Source: Ian Battaglia (Unsplash)

Hong Kong, Singapore build stronger data centre hubs despite land limits

But lack of space for expansion remains challenge for top 2 Asian markets 

Hong Kong and Singapore have held their own as amongst the leading destinations for data centres in Asia and the world in 2022. Admirable as their feat stands amidst the lack of available land, how these markets sustain their growth with such limited space for expansion is a question worth answering.

In Cushman & Wakefield’s annual Global Data Centre Market Comparison report, Hong Kong ranked as the world’s fourth leading data centre market, climbing two places up. It followed Singapore, which slipped one place to third. Hong Kong and Singapore are the lone Asian markets to reach the top ten, a roster dominated by data centre markets based in the United States. 

“Singapore and Hong Kong have reaffirmed their reputation as top data centre markets globally, despite a lack of available developable land, with Singapore’s new development parameters and Hong Kong’s generally high land prices,” the report read in part. The report was authored by Vivek Dahiya, Managing Director & Head, Data Centre Advisory Team, Asia Pacific, and Jacob Albers, Research Manager at Cushman & Wakefield.

“Both have strong ecosystems, excellent connectivity, consistent demand, and all major cloud services available and expanding where possible.” 

Cushman & Wakefield ranked the markets according to 13 weighted categories, which consist of high-weight criteria – market size, fiber connectivity, cloud availability; mid-weight criteria – incentives, taxes, political stability, vacancy, development pipeline, sustainability, and smart cities; and low-weight criteria – power cost, land price, and environmental risk to determine the top overall markets as well as the top performing markets in each category.

Hong Kong rated highly across the categories and emerged particularly strong in terms of connectivity, consistent demand, availability of cloud services, and its business-friendly tax structure offsetting its high land prices.

Singapore, meanwhile, showed a strong performance with a low vacancy rate, which reflects the high demand. Its low environmental risk and its status as a smart city also helped cement its rank despite its recently-lifted two-year moratorium on data centre development that further limited stock. 

Cushman & Wakefield noted the ones that ranked low are either smaller markets that have yet to grow in capacity or markets hindered by environmental, cost, or regulatory hurdles. 

Environmental risks are relatively low in Hong Kong and Singapore, further underpinning their positions as major data centre markets. 

“Singapore succeeded in locating data centres entirely outside of floodplains, ensuring that they are free from the risks of tornadoes, hurricanes, and earthquakes. Similarly, Hong Kong is one of the few studied cities with the lowest earthquake risk,” the report also noted. 

“This ensures that these markets’ data centres can maintain uptime, even if other sectors of the economy are disrupted due to environmental risks.”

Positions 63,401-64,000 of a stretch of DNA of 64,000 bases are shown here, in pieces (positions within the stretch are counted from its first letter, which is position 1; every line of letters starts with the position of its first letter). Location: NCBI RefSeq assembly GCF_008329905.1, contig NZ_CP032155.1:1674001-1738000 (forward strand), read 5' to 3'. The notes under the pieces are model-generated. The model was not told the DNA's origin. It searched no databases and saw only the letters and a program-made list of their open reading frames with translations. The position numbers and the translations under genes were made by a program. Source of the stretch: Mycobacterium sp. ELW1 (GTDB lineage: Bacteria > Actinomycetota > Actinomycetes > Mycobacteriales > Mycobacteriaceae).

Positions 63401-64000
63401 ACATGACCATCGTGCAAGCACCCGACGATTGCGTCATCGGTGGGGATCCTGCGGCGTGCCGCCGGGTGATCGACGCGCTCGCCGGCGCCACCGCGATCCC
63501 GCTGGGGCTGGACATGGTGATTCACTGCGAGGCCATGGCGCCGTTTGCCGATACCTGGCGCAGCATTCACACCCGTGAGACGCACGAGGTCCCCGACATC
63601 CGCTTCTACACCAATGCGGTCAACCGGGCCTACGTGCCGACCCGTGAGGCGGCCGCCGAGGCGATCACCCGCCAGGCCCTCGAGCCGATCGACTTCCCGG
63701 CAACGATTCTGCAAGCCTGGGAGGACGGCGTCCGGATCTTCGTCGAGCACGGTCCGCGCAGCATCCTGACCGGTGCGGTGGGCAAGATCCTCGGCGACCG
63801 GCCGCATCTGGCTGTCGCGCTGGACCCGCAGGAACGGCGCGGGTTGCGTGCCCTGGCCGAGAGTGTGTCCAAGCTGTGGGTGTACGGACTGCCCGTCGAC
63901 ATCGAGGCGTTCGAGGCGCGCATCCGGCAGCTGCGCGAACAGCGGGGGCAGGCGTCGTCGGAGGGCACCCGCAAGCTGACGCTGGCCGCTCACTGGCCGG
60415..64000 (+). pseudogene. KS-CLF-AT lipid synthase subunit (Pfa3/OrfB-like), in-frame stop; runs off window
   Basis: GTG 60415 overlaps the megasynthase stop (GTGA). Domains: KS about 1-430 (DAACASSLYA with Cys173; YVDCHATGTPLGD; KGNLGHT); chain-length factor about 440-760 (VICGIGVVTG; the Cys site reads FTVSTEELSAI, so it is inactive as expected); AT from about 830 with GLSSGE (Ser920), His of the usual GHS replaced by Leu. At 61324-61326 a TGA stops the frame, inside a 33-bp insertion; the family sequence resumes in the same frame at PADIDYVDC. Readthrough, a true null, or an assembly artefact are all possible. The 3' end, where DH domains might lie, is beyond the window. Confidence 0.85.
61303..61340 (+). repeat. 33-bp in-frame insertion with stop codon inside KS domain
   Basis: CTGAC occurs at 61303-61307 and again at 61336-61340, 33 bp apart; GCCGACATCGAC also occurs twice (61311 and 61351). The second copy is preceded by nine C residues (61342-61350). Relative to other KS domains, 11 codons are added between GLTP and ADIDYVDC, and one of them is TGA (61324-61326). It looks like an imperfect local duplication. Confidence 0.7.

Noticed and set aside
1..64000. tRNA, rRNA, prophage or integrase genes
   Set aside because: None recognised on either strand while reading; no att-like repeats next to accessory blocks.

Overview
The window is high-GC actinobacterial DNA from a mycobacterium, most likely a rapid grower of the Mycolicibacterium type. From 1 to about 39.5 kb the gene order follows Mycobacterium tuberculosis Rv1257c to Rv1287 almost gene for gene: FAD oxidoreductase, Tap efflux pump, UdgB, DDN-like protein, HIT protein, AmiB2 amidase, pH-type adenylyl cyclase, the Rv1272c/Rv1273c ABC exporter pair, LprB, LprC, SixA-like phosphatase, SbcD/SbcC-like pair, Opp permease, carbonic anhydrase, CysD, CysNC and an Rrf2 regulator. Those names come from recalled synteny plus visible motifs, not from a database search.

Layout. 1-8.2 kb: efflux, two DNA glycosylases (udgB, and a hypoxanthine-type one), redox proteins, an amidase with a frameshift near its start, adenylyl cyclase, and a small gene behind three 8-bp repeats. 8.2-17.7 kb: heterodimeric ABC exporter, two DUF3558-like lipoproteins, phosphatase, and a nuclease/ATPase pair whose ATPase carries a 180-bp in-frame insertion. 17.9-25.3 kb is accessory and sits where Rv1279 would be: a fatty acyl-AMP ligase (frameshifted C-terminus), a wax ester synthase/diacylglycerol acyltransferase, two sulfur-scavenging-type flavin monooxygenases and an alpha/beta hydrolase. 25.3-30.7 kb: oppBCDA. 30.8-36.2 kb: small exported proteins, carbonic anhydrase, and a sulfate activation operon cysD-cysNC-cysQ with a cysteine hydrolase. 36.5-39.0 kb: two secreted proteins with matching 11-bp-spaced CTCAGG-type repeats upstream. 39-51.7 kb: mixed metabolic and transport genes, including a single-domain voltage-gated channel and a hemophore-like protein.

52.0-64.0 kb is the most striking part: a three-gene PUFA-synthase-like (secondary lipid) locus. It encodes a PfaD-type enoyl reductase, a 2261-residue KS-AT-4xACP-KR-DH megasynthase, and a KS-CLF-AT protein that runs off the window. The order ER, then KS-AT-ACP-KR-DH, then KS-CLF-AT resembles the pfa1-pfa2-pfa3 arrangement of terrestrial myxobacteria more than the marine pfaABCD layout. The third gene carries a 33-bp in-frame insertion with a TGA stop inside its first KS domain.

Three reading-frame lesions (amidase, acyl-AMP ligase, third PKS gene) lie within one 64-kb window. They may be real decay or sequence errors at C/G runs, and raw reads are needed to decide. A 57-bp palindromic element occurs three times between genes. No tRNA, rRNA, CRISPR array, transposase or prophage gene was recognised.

Limited land supply 

Cushman & Wakefield expects that Hong Kong and Singapore will maintain their lead in the short term, particularly due to their strategic economic and geographic importance. 

“Both Singapore and Hong Kong also face a lack of suitable land for the development of data centres and, despite the end of the moratorium in Singapore, the government’s selective approach to new data centre development has restrained the growth rate,” Cushman & Wakefield reported. 

In 2022, Singapore lifted the moratorium on data centre development, putting in place a set of new guidelines for more responsible development, energy usage, and sustainable practices. The low taxes and easing of restrictions allowed Singapore to record low vacancies of 2% during the year. 

The market could also benefit from new cooling technologies, and novel data centre designs, such as floating or aquatic facilities.

Markets to watch

Land availability and high land costs are also amongst the key factors that have impacted emerging markets in the region. 

Cushman & Wakefield suggests this could be addressed by a combination of expanding to peripheral submarkets and through novel solutions, such as highly vertical, high-density designs, or aquatic data centres. 

In addition, an increase in renewable energy capacity as well as incentives could also help support data centre development in other Asian markets. 

After Singapore and Hong Kong, Sydney and Seoul tied as the third leading data centre in the Asia Pacific region. This is followed by Greater Tokyo, Beijing, Mumbai, Shanghai, Melbourne, and Kuala Lumpur. 

The report, in particular, noted that Mumbai and Greater Seoul will likely witness continued interest and investment from data centre firms in the coming years, whilst India, Malaysia, and Indonesia will likely see between two and three times more capacity in the next three to five years. 

Moreover, Greater Jakarta, Bangkok, Manila, and Ho Chi Minh are also amongst the emerging markets in the region as these represent central digital infrastructure and connectivity clusters that could lead to significant opportunities for data centre providers to address significant populations which are increasingly becoming connected to the internet.  

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